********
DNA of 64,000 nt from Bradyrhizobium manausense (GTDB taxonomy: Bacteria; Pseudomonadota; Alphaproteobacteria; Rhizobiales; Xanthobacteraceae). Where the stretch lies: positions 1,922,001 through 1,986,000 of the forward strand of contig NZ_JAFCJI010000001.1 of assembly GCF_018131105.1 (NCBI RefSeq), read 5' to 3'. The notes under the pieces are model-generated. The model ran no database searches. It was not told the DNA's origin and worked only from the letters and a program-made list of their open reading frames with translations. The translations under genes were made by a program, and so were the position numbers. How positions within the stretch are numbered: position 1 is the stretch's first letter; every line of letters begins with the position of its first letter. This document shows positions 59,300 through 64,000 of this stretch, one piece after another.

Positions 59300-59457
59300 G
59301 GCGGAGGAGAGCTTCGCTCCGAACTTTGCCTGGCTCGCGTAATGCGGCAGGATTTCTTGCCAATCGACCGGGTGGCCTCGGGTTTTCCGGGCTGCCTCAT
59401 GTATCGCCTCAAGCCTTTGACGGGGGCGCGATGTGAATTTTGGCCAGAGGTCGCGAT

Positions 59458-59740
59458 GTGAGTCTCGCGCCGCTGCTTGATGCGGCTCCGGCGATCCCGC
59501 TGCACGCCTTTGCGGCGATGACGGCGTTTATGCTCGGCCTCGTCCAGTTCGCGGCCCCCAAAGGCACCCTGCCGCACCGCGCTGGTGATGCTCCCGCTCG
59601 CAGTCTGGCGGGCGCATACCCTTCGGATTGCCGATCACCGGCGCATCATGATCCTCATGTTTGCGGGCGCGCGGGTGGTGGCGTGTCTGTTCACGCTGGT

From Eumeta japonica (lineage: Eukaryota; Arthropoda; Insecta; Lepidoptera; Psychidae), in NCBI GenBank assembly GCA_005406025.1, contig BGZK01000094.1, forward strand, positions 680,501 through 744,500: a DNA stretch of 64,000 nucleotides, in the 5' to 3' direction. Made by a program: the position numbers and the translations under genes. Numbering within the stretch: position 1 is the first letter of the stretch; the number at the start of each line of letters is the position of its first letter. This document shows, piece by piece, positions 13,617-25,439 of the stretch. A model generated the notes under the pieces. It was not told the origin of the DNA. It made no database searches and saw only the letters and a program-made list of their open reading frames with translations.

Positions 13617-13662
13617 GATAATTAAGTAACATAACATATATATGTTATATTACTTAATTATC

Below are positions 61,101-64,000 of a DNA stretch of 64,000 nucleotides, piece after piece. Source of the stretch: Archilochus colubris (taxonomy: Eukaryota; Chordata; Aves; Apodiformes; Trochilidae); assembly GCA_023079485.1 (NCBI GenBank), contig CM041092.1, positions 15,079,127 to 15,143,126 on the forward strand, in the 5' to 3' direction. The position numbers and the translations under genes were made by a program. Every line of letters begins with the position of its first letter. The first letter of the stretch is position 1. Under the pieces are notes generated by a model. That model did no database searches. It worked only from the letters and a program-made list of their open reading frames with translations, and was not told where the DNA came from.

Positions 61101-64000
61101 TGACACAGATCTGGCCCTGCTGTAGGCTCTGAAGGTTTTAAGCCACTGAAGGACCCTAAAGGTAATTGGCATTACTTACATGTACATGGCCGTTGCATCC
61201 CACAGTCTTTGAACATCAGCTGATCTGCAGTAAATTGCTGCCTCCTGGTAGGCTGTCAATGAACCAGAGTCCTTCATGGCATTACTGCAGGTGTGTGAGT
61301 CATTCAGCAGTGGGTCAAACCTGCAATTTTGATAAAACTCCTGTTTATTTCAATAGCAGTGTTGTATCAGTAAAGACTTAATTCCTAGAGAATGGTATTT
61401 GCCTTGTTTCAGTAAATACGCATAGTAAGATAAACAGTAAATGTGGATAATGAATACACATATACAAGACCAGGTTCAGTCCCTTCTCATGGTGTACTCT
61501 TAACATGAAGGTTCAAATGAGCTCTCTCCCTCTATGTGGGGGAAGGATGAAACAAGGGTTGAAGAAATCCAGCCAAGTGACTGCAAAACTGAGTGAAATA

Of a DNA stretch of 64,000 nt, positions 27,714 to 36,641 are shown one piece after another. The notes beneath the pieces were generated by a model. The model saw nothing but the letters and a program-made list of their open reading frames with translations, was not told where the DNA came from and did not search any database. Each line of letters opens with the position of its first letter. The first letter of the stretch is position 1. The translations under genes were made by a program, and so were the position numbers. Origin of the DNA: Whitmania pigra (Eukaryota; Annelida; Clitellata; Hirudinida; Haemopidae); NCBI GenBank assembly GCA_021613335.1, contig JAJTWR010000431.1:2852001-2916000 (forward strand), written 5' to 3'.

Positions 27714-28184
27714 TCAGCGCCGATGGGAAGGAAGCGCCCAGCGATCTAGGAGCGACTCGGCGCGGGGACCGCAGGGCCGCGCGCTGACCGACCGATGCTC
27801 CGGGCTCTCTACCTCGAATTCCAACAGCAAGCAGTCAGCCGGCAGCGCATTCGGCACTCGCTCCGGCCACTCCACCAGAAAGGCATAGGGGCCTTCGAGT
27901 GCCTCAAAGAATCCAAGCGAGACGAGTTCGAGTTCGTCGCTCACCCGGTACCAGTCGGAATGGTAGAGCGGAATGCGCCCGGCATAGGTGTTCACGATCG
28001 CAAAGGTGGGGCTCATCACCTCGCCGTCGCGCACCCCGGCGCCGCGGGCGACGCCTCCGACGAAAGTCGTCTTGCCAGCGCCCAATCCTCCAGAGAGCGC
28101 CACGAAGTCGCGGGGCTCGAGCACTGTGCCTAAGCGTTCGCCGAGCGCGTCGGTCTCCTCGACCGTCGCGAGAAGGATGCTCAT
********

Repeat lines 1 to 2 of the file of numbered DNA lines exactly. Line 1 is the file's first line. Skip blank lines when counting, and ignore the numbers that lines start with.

DNA of 64,000 nt from Bradyrhizobium manausense (GTDB taxonomy: Bacteria; Pseudomonadota; Alphaproteobacteria; Rhizobiales; Xanthobacteraceae). Where the stretch lies: positions 1,922,001 through 1,986,000 of the forward strand of contig NZ_JAFCJI010000001.1 of assembly GCF_018131105.1 (NCBI RefSeq), read 5' to 3'. The notes under the pieces are model-generated. The model ran no database searches. It was not told the DNA's origin and worked only from the letters and a program-made list of their open reading frames with translations. The translations under genes were made by a program, and so were the position numbers. How positions within the stretch are numbered: position 1 is the stretch's first letter; every line of letters begins with the position of its first letter. This document shows positions 59,300 through 64,000 of this stretch, one piece after another.

Positions 59300-59457